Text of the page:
UN official in DR Congo to review how peacekeepers can do more with less

14 October 2004

Following on a Security Council decision to expand the tasks of the United Nations operation in the Democratic Republic of the Congo (DRC), the senior UN peacekeeping official is in the country today reviewing the challenges ahead.

Under-Secretary-General for Peacekeeping Operations Jean-Marie Guéhenno's visit to the country comes after the Security Council approved earlier this month an additional 5,900 troops for the UN Organization Mission in the DRC (MONUC) - a figure that fell far short of the increase recommended by Secretary-General Kofi Annan.

When the Council took that decision, the Secretary-General said that recommendations for expanding MONUC's tasks had been made "on different assumptions" than the authorized troop strength, and said the Mission's concept of operations would have to be adapted accordingly.

In a report to the Council on MONUC, the Secretary-General praised developing countries for their contributions to the mission, but said the Security Council should not rely solely on those nations. "Other troop-contributing countries must also play an active role in assisting the Congolese peace process and I call on them to seriously consider the invaluable assistance they can provide to peace in the Democratic Republic of the Congo," he said.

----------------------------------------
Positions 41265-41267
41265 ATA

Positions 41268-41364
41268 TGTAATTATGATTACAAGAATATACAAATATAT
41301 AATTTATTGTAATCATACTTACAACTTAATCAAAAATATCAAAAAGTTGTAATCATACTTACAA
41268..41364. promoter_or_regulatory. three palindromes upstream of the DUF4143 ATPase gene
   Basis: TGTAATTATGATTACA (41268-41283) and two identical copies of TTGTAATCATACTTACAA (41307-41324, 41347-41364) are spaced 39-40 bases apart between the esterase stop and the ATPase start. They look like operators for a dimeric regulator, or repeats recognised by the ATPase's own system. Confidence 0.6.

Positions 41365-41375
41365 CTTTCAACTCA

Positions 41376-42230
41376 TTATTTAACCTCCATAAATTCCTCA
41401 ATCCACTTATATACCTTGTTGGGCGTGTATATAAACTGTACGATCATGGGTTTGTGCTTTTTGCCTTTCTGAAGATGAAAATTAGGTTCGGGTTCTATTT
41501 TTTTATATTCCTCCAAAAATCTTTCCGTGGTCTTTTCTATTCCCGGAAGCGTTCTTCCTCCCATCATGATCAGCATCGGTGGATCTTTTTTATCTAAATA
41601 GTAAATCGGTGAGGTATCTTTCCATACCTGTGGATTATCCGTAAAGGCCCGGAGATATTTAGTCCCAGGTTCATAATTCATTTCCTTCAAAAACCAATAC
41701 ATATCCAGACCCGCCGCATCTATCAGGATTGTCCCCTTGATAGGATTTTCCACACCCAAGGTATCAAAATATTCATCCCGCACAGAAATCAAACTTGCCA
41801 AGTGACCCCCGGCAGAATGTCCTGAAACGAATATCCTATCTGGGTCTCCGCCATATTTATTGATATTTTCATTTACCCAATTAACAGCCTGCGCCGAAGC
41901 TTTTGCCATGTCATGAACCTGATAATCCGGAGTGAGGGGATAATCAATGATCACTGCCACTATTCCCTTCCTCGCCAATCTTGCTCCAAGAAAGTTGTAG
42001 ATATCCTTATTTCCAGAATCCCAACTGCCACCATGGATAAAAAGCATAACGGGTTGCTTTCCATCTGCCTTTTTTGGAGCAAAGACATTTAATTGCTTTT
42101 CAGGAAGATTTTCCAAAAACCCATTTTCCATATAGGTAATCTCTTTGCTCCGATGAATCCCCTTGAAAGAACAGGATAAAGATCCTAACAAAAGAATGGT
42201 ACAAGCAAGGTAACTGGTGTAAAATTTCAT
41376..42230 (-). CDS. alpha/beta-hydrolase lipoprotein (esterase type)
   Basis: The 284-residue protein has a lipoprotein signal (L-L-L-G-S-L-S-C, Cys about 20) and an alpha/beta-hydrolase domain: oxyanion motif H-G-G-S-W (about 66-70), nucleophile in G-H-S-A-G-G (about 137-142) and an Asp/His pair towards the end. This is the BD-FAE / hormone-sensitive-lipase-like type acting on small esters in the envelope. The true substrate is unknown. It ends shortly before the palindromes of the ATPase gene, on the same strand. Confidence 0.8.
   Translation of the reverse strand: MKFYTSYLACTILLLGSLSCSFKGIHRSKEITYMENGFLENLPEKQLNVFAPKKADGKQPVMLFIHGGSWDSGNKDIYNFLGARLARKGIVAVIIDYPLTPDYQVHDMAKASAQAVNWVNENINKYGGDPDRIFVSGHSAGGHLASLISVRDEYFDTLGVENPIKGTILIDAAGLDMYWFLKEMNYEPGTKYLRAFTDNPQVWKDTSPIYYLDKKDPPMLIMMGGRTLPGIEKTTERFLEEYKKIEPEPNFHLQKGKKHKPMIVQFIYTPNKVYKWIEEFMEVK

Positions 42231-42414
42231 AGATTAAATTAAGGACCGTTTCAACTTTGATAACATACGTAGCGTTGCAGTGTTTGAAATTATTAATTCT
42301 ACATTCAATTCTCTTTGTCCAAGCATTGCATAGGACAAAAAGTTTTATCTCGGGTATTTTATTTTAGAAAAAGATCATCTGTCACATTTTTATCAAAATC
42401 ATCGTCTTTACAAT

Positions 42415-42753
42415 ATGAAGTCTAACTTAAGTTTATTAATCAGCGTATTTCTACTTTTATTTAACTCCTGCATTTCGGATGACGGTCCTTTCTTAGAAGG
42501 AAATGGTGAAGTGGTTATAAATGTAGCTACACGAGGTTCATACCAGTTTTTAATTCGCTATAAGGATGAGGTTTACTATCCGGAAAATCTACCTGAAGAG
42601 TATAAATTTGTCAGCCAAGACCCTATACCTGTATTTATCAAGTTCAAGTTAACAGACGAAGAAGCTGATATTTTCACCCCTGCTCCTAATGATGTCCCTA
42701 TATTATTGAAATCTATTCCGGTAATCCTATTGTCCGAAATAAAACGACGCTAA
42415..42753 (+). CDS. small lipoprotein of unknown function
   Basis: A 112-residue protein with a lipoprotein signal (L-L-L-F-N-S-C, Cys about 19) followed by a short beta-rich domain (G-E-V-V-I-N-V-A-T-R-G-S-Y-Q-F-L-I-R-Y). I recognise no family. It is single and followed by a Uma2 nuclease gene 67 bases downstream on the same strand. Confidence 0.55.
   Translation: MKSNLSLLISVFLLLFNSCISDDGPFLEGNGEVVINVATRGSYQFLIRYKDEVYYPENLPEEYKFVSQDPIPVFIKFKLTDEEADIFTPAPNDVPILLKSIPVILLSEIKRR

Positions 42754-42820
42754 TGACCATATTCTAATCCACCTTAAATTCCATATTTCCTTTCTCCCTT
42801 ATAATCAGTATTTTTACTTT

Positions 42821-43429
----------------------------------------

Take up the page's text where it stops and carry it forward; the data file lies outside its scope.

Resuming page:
In Ireland today, Mr. Annan appealed to European countries to contribute more to peacekeeping, noting that only one in 20 UN troops in Africa come from Europe. "The European Union is in a position to provide specialized skills that our largest troop contributors may not be able to give us, and to deploy more rapidly than we can," he told the National Forum on Europe.

There are currently some 10,800 troops, military observers and civilian police serving with MONUC, but of those only around 50 come from Europe.

The Department of Peacekeeping Operations is expected to brief the Council by 1 November on the changes deemed necessary in MONUC's structure and deployment.

 

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